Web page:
All posts tagged: military industrial complex

How the Military Controls America

by Eric Zuesse, originally posted at strategic-culture.org Unlike corporations that sell to consumers, Lockheed Martin and the other top contractors to the U.S. Government are highly if not totally dependent upon sales to governments, for their profits, especially sales to their own government, which they control — they control their home market, which is the U.S. Government, and they use it to sell to its allied governments, all of which foreign governments constitute the export markets for their products and services. These corporations control the U.S. Government, and they control NATO. And, here is how they do it, which is essential to understand, in order to be able to make reliable sense of America’s foreign policies, such as which nations are ‘allies’ of the U.S. Government (such as Saudi Arabia and Israel), and which nations are its ‘enemies’ (such as Libya and Syria) — and are thus presumably suitable for America to invade, or else to overthrow by means of a coup. First, the nation’s head-of-state becomes demonized; then, the invasion or coup happens. And, …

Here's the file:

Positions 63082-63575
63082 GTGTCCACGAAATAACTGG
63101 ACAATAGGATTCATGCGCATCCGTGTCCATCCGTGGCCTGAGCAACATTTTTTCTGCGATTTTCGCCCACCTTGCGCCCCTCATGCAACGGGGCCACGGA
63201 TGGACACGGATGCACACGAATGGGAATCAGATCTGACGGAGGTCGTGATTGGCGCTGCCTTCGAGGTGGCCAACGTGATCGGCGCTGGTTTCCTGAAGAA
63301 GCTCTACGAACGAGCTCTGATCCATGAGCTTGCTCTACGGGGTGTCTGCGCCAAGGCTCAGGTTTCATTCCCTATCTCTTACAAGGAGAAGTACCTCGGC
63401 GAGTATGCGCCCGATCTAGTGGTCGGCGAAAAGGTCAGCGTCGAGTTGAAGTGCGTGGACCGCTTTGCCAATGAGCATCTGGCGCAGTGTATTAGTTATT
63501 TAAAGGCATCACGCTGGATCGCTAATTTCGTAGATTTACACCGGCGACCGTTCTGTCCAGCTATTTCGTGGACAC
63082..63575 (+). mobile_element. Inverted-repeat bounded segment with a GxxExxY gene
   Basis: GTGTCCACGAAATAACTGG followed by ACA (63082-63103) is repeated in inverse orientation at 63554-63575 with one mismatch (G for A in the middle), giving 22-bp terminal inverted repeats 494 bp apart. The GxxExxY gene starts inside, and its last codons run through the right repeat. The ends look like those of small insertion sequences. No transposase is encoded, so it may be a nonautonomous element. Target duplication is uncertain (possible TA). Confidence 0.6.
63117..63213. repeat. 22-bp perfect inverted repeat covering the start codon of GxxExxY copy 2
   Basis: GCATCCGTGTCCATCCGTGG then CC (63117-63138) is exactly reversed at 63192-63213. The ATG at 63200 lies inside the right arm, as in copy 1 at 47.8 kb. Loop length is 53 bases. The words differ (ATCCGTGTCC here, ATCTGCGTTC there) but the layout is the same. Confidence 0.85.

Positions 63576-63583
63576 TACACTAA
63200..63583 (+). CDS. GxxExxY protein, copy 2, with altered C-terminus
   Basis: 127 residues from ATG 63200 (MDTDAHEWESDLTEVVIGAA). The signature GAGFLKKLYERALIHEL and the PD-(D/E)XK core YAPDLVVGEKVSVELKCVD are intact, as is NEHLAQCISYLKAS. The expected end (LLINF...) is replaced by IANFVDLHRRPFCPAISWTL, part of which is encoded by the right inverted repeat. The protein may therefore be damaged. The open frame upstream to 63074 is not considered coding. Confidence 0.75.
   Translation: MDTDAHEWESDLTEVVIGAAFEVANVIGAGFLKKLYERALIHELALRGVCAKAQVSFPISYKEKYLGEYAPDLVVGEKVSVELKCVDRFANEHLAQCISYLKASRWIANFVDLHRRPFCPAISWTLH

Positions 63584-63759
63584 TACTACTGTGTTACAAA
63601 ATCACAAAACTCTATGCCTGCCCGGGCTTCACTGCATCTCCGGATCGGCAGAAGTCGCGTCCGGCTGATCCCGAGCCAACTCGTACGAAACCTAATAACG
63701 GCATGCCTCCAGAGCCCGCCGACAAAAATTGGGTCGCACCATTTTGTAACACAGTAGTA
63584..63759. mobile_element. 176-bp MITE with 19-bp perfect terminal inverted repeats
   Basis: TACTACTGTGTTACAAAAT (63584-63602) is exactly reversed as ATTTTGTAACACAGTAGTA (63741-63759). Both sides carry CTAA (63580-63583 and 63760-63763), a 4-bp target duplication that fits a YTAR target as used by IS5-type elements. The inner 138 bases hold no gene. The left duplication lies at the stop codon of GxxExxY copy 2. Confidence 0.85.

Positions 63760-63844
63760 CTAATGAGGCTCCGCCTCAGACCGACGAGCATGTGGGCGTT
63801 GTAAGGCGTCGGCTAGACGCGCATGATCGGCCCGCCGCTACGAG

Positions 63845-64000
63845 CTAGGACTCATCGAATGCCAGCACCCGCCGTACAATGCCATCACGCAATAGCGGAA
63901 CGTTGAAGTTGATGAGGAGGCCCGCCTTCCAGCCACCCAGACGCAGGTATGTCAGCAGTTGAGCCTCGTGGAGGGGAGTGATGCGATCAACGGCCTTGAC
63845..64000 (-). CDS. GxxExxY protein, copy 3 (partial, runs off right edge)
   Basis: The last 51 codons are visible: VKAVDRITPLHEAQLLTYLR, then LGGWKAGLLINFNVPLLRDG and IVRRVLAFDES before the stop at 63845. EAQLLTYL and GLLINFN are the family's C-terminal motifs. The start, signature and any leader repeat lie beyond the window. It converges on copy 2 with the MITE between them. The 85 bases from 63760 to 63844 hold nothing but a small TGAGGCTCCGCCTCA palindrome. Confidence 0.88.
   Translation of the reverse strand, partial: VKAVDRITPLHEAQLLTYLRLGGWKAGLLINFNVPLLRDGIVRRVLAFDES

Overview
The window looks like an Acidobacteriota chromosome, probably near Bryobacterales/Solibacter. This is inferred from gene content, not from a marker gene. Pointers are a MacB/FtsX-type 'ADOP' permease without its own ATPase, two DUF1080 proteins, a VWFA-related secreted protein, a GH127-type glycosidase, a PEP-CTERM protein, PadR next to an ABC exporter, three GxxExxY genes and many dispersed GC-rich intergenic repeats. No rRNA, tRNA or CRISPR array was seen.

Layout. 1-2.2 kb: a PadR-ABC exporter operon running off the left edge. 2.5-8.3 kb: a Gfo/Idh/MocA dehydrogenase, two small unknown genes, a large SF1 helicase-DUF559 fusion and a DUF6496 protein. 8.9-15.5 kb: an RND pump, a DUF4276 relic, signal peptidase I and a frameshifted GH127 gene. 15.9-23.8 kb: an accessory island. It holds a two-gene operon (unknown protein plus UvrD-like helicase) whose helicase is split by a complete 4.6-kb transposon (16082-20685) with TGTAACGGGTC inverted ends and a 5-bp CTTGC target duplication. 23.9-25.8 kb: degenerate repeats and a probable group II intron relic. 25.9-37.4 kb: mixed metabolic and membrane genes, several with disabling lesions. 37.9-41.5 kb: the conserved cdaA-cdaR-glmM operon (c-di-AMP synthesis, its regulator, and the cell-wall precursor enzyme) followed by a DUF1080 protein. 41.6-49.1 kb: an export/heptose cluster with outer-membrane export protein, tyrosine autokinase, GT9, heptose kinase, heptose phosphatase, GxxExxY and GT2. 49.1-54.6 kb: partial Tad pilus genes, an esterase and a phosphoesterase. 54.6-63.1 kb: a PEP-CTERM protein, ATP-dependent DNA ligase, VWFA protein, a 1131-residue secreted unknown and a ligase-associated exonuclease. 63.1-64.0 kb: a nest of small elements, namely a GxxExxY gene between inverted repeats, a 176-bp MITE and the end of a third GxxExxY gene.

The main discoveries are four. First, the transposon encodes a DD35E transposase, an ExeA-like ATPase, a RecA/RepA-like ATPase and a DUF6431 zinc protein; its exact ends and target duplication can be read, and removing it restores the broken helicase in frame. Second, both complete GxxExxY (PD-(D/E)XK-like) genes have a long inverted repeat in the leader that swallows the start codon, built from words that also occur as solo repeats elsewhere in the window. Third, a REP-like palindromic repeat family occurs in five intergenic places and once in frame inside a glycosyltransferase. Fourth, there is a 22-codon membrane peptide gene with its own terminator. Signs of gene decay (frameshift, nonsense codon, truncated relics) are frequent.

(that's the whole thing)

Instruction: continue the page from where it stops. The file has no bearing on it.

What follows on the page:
The Destructiveness of America’s Alliances

byEric Zuesse, originally posted at strategic-culture.org Alliances between nations are military. Without being military, they would be nothing. Trade agreements don’t require any alliances at all. World War I wouldn’t have occurred if there had not been alliances — it was built upon alliances. It was not built on trade agreements. It wasn’t even built on trading-blocs. In fact, as the WTO (World Trade Organization) has said: In the two decades prior to World War I, a number of tariff wars broke out, usually provoked by the establishment of a new, more protectionist tariff, or in the course of renegotiation of bilateral treaties.17 After the expiry of a treaty, tariffs were often raised temporarily as a means of improving negotiating leverage. … Despite the widespread increase of protectionist measures before World War I in continental Europe, the United States19, Argentina and other countries, world trade continued to expand rapidly. It goes on to observe: Even though the contention that trade and peace dovetail is still very present today,119 it is not uncontested on theoretical and …

The Great American Perpetual Motion War Machine

The so-called ‘military-industrial complex’ ushered in by the passing of the 1947 National Security Act is a luxury America and the world can no longer afford. The unprecedented threat posed by the over-privileged belligerents infecting U.S. military doctrine with their unbridled hegemonic ambition is redolent of that of the British Empire in the years leading up to the Great War in 1914. With Donald Trump advocating massive upgrades of the U.S. nuclear arsenal and full-spectrum dominance likely to remain integral to American foreign and national security policy making, along with musing on how we arrived at this point, we ponder the here and now, and an unthinkable, yet, still avoidable future